Thanks for posting. And I hope you don't remain anonymous!

  4. First, I am a huge TRUE BLOOD fan-atic. I just started watching the Seasons before Season 3 started.... and WOW, I was hooked. I also recommend Glenn reading the Sookie Stackhouse series, there are 10 novels, and the show is based on the books, but with liberal TV license that has changed and expanded the profiles and characters and stories. I also started watching HUNG since its on after TB, and like that. I have not found any other shows worth the pursuit yet, but heard the Tutors and also Rome (Rome is out of production) are worth seeing. I have many movies that I want to see that I missed over the years... that may take the place of TV for awhile for me. I still miss LOST of course...

  5. For those interested there is a Rubicon fansite at and I've submitted a link to this article there...

  6. Thanks for some helpful clues and pointers as to what NOT to bother wasting precious time on during the incredibly blip-like space that is (was) summer. Among other things, I'm glad to hear I'm not the only one who feels that Rubicon is "taking its time in terms of laying out its story." Like you, "I'm still not sure what the stakes are or what the overall plot is." Producers of shows like this don't seem to realize that there is SO much else we could - and should - be doing that yields far more payoff than devoting an hour to unraveling their "subtle" story lines - time would be better spent reading Glenn Greenberg's blog ranting ABOUT the stupid show, for example (and I mean that literally, not sarcastically).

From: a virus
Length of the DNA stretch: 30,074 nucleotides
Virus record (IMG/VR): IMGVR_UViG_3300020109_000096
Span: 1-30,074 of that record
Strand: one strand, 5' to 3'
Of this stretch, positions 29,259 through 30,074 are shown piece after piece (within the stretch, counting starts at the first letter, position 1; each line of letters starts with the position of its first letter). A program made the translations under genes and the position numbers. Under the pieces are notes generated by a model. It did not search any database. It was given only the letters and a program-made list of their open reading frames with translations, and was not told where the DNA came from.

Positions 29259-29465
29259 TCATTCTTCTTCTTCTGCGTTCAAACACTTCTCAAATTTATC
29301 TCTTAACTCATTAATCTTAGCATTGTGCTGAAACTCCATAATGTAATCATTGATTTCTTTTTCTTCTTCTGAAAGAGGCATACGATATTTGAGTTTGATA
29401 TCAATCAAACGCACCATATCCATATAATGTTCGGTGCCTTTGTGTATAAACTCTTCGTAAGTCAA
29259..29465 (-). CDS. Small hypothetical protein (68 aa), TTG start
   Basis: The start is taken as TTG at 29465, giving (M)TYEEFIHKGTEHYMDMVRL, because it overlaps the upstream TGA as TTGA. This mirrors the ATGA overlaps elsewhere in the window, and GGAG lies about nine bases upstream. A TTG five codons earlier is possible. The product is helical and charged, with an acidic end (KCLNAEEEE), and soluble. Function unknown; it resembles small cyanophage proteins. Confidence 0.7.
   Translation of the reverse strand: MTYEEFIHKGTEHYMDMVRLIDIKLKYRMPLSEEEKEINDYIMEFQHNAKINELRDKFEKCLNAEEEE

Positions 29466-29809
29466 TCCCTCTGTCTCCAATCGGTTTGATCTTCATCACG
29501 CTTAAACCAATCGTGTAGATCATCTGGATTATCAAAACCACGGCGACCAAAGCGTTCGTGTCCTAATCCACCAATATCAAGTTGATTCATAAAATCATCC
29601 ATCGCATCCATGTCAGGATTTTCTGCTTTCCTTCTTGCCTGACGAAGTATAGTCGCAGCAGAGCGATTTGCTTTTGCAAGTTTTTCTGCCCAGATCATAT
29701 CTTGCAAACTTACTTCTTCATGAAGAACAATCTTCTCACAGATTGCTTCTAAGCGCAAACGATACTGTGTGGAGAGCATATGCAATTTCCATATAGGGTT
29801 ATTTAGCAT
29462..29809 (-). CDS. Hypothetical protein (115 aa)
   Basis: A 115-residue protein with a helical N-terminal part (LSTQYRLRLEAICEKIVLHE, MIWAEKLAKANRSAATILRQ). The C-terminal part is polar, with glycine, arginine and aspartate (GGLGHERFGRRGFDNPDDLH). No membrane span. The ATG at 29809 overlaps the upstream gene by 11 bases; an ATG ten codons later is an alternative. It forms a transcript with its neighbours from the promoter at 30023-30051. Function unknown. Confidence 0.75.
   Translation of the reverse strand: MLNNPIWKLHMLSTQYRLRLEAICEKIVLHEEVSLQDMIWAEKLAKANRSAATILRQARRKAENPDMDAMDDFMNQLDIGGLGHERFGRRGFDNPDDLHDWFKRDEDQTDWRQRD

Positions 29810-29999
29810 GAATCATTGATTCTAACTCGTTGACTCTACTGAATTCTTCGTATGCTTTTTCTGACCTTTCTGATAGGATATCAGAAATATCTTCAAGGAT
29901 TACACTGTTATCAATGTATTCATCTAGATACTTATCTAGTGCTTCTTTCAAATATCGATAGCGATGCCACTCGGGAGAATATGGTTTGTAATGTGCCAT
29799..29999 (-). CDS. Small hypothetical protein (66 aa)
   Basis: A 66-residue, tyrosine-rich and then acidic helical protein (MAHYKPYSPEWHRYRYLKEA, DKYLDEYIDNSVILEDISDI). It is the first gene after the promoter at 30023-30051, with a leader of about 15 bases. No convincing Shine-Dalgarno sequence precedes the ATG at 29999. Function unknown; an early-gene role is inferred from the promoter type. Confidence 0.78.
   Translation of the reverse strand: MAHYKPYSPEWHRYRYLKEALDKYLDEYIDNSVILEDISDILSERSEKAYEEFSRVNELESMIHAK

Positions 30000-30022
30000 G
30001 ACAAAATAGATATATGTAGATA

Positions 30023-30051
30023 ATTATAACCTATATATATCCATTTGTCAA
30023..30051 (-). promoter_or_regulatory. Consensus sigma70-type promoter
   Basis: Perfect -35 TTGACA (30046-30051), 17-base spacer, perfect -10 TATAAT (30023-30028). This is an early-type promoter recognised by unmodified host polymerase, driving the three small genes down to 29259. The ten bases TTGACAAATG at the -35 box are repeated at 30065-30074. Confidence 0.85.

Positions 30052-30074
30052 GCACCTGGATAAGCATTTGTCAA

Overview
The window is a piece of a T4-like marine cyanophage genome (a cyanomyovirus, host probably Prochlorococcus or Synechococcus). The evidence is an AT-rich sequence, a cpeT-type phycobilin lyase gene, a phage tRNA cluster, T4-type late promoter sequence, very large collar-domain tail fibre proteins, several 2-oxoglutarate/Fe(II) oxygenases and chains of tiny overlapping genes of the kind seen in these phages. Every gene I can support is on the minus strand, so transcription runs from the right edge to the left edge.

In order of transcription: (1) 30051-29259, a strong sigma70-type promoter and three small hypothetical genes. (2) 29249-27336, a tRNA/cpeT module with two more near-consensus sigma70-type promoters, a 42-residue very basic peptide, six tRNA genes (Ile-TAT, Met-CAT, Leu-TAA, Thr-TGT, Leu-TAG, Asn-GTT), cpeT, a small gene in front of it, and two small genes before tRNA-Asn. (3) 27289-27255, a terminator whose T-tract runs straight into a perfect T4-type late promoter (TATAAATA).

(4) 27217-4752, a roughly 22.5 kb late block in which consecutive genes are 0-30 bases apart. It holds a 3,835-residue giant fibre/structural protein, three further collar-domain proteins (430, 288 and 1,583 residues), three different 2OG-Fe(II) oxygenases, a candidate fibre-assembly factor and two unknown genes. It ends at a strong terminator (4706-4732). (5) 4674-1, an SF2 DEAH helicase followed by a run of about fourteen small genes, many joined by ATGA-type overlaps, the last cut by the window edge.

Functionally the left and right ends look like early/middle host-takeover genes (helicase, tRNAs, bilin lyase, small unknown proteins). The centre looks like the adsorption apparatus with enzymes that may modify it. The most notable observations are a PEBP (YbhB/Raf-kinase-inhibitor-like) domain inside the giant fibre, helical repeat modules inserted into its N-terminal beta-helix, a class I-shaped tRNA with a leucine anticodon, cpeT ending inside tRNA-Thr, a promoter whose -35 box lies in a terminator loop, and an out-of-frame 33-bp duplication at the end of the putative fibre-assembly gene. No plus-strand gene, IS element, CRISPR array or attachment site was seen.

7. . . . another option to fill in down time wisely and productively during summer or otherwise is watching this incredible documentary on Captain Beefheart, and understanding just why Trout Mask Replica is truly a work of genius - and almost completely unlistenable -